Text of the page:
Remy Jungerman, Bakru, 2008, mixed media, 118 x 87 x 15 inches (300 X 220 X 38 cm). Collection National Museum of World Cultures. Photo Aatjan Renders.

This talk by Wayne Modest of the Wereldmuseum Rotterdam takes up some of the more recent explorations of the concept of “worlding” to think about possible futures of the so-called “ethnographic” or “world cultures” museum. For more than three decades now, ethnographic museums—at least those in Europe—have received sustained critique. In its most recent iteration, this critique has congregated around ideas of restitution, repatriation, and more broadly, decolonization. Modest outlines both the main aspects of the critique of ethnographic museums over the last few decades, and museums’ responses to this critique. Despite the challenges associated with ethnographic museums’ roots in colonial history and calls for their closure, he suggests that these museums inhabit an important conjuncture today—precisely because of their histories—and that they hold important material and political potential for imagining a new museum for the future.

27th Annual Iris Foundation Awards
In 1997 Susan Weber created the Iris Foundation Awards to recognize scholars, patrons, and professionals who have made outstanding contributions to the field of decorative arts, design history, and material culture. Wayne Modest will receive the Iris Award for Outstanding Mid-Career Scholar on April 3. Proceeds benefit the Bard Graduate Center Scholarship Fund. To find out more about the Iris Foundation Awards, visit us online or call 212 501 3071.
Wayne Modest is director of content of the National Museum of World Cultures (a museum group comprising the Tropenmuseum, Museum Volkenkunde, and the Africa Museum) and the Wereldmuseum Rotterdam in the Netherlands. He is also professor (by special appointment) of material culture and critical heritage studies at the Vrije Universiteit, Amsterdam.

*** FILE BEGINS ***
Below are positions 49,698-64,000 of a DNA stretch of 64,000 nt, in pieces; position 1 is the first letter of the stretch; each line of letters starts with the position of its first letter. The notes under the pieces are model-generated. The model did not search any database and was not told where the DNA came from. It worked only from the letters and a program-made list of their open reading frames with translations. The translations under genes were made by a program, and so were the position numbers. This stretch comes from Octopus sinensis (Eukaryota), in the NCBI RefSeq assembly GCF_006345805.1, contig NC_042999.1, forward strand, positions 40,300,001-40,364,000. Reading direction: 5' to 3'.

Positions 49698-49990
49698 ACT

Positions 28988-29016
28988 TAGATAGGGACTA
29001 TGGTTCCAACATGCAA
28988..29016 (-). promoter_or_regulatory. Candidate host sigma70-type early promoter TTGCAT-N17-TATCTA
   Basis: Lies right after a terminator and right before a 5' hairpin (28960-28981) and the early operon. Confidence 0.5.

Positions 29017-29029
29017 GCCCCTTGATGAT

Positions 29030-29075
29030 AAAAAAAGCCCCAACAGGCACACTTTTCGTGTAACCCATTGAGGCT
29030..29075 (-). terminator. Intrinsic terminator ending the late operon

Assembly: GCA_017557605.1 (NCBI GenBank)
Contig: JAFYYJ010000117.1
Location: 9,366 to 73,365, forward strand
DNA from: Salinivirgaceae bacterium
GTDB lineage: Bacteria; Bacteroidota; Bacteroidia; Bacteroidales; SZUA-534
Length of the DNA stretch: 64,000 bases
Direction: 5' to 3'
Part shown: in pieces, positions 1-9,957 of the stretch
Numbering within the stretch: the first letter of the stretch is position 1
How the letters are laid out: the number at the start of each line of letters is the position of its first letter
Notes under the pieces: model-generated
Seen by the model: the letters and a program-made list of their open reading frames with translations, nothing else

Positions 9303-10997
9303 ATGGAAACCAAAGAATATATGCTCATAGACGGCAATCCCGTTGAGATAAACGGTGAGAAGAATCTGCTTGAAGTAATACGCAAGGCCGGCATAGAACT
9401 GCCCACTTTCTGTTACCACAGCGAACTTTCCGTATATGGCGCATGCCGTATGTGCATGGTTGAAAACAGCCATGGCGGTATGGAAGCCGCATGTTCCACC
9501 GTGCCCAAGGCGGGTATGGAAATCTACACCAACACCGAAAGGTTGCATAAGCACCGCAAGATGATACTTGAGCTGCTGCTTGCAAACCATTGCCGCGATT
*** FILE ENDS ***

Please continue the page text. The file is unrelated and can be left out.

A cultural studies scholar by training, Modest works at the intersection of material culture, memory, and heritage studies, with a strong focus on colonialism and its afterlives in Europe and the Caribbean. His most recent publications include the coedited publications, Matters of Belonging: Ethnographic Museums in a Changing Europe with Nick Thomas (Sidestone Press, 2019) and Victorian Jamaica with Tim Barringer (Duke University Press, 2018). He is currently working on several publication projects including, Museum Temporalities with Peter Pels (forthcoming Routledge, 2023) and Curating the Colonial with Chiara de Cesari (forthcoming Routledge, 2023). Modest has cocurated several exhibitions, most recently, the Kingston Biennial entitled Pressure (2022) together with David Scott and Nicole Smythe-Johnshon, and What We Forget (2019) with artists Alana Jelinek, Rajkamal Kahlon, Servet Kocyigit, and Randa Maroufi, an exhibition that challenged dominant, forgetful representations of Europe that erase the role of Europe’s colonial past in shaping our contemporary world.